Andrássy Avenue, Budapest, Hungary
Photo: www.facebook.com/spiceofeurope

As everyone is staying home amidst the coronavirus pandemic, the world is restoring itself. While nature is taking a breath, big cities appear a lot different compared to when they are packed with people.

The famous Andrássy Avenue has always been a treasured part of the Hungarian capital, and for nearly two decades now, since 2002, it has been recognised as a World Heritage site. Világjáró Magazin takes us on a virtual walk so we can better appreciate the beauty of the city that we would not normally get the chance to.
andássy avenue budapest
Photo: Wikimedia Commons

Andrássy Avenue was initially built so Király Street would not be so busy. The Public Works Council of Budapest decided to build roads leading from the city centre of Pest to the outskirts of it in 1870. In 1872, the construction of what is now Andrássy Avenue began, and it was finished by 1884, and by 1885, all 115 buildings on the avenue were standing. Originally, the road was going to start by the Chain Bridge; however, it had to change its route because the construction of the Basilica had already started.

The road is separated into three parts. The first is filled with tall mansions, the second has two-to-three-storey houses, and the third bit has houses with gardens in a more breezy setting. These parts are separated by Oktogon and Kodály Circus.

andrássy avenue statue budapest
Photo: https://www.facebook.com/hotelbenczur/photos/

The road has had name changes throughout history. Originally, it was called Sugár út (Avenue) until 1885, then named Andrássy Avenue from 1949-56, and then again from 1990 until the present day. Between 1956-90, it was called Népköztársaság útja (Avenue of the People’s Republic). The buildings on the road represent well these different decades in their various Neoclassicist and Neo-Renaissance styles.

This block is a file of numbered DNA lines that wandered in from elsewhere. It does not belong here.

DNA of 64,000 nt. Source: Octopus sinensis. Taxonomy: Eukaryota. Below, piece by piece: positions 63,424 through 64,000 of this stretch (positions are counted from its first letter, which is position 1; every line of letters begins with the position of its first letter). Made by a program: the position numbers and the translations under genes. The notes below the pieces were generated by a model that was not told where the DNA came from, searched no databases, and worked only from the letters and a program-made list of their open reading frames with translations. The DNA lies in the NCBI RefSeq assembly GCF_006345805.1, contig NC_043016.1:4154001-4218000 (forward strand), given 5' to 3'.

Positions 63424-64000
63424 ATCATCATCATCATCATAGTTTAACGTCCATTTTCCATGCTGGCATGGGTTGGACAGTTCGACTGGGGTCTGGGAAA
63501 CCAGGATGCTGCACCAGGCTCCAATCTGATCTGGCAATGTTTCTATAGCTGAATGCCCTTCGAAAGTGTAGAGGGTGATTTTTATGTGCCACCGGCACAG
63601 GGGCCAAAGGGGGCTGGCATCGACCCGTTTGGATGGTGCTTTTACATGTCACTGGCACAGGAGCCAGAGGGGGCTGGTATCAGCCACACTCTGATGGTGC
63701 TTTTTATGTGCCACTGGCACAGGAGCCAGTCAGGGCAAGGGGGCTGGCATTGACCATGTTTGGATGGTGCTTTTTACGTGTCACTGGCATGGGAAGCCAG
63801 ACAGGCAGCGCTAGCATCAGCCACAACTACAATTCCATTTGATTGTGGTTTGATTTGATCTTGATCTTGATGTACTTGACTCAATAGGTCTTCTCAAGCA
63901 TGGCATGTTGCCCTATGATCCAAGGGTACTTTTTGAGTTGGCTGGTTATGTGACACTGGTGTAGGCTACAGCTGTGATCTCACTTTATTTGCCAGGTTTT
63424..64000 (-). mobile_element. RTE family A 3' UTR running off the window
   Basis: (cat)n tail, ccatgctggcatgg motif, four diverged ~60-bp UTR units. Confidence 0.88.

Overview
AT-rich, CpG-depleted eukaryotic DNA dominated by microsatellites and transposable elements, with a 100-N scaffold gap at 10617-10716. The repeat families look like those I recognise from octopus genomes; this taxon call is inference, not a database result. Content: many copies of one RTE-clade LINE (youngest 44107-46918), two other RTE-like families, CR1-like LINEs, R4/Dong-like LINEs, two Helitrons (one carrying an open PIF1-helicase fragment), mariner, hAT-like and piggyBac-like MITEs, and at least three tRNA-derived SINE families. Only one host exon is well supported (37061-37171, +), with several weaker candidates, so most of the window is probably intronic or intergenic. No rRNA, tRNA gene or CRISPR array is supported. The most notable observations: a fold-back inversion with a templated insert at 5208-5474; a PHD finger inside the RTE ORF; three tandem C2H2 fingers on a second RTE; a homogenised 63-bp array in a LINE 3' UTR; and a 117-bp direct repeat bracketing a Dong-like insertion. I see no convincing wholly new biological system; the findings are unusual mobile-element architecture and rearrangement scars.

The Opera had its time’s most advanced technologies, and it was the first theatre in the country to have an iron curtain and fire extinguishers.

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There were cafés at the front of all the buildings all the way to Oktogon until World War II. Endre Ady’s base was also here, named Három Holló (Three Ravens). He is said to have had a separate space for him to create and write.

The first club, Somossy Orfeum, in Pest opened on Nagymező Street, nicknamed Pest’s Broadway, at the end of the 19th century. Nearby, many great and iconic places can be found as well, such as Arizona – called Hungarian Photographers’ House today –, Thália, or Moulin Rouge.

The Parisian Department Store, which was built in 1910, now gives home to an Alexandra bookstore and also hosts a literary café, while on the top floor, there is a Parisian Gallery and Artist Salon. 360 Bar opened on the roof of the building.

360 bar
Photo: https://www.facebook.com/360barbudapest/

The infamous House of Terror can also be found at 60 Andrássy Avenue. The building now operates as a museum, which takes its visitors on a horrifying ride of what had happened there and also acts as a memorial of all those who fell victim to the dictatorships of the 20th century.

On the other side of the road, the old homes of Ferenc Liszt and Ferenc Erkel can be found, and a bit further down the street, after Kodály Circus, Zoltán Kodály’s old house is located. He used to live in building 87-89.

The last bit of the avenue goes all the way to Városliget (City Park). The houses that lace this part of the avenue are all built in Neo-Renaissance, Neo-Baroque, and Victorian styles. On the edge of Dózsa György Street stands another historical building, where Imre Nagy sought refuge on November 4, 1956. The building has unique Indian and Moresque features.

embassy of yugoslavia budapest andrássy 1943
Photo: Wikimedia Commons
empty streets of budapest covid 19
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Andrássy Avenue, Budapest, Hungary
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Source: vjm.hu

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